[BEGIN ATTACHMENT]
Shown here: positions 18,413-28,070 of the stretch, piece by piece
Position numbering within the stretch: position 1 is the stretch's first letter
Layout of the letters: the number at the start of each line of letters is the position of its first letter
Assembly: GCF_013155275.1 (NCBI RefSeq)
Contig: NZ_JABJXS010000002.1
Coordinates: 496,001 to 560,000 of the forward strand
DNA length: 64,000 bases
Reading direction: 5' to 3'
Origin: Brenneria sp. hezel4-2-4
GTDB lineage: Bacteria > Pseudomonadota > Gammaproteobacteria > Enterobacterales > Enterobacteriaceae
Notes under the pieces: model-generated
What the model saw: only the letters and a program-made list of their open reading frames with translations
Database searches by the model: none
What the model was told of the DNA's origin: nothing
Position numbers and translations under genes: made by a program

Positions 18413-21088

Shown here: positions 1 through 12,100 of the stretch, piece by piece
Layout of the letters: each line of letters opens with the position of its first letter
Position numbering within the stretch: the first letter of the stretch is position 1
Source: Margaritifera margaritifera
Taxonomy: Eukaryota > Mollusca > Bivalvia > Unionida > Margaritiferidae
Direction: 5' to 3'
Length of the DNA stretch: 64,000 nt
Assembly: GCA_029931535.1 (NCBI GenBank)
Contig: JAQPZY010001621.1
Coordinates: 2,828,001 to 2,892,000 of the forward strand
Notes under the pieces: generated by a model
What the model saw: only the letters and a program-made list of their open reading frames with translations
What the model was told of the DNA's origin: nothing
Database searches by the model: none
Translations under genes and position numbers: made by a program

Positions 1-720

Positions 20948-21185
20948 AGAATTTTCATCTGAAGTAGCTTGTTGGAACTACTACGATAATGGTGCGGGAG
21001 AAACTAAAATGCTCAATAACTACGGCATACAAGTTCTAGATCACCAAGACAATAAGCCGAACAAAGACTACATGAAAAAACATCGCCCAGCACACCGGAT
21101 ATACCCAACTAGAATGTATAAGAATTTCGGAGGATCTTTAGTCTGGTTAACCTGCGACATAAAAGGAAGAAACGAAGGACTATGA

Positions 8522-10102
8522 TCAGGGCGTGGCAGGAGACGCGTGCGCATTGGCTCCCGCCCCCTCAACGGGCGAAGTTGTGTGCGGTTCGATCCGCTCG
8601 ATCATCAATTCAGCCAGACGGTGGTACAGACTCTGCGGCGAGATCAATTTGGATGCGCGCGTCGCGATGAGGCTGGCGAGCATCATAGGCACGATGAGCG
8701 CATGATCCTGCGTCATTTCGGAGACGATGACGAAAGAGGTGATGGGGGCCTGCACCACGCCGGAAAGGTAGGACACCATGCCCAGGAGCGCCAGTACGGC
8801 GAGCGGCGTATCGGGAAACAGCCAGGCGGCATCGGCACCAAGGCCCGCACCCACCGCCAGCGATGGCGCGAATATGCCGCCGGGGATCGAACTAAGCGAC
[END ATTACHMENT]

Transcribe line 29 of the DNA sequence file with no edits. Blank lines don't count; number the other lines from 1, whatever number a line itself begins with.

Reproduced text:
What the model was told of the DNA's origin: nothing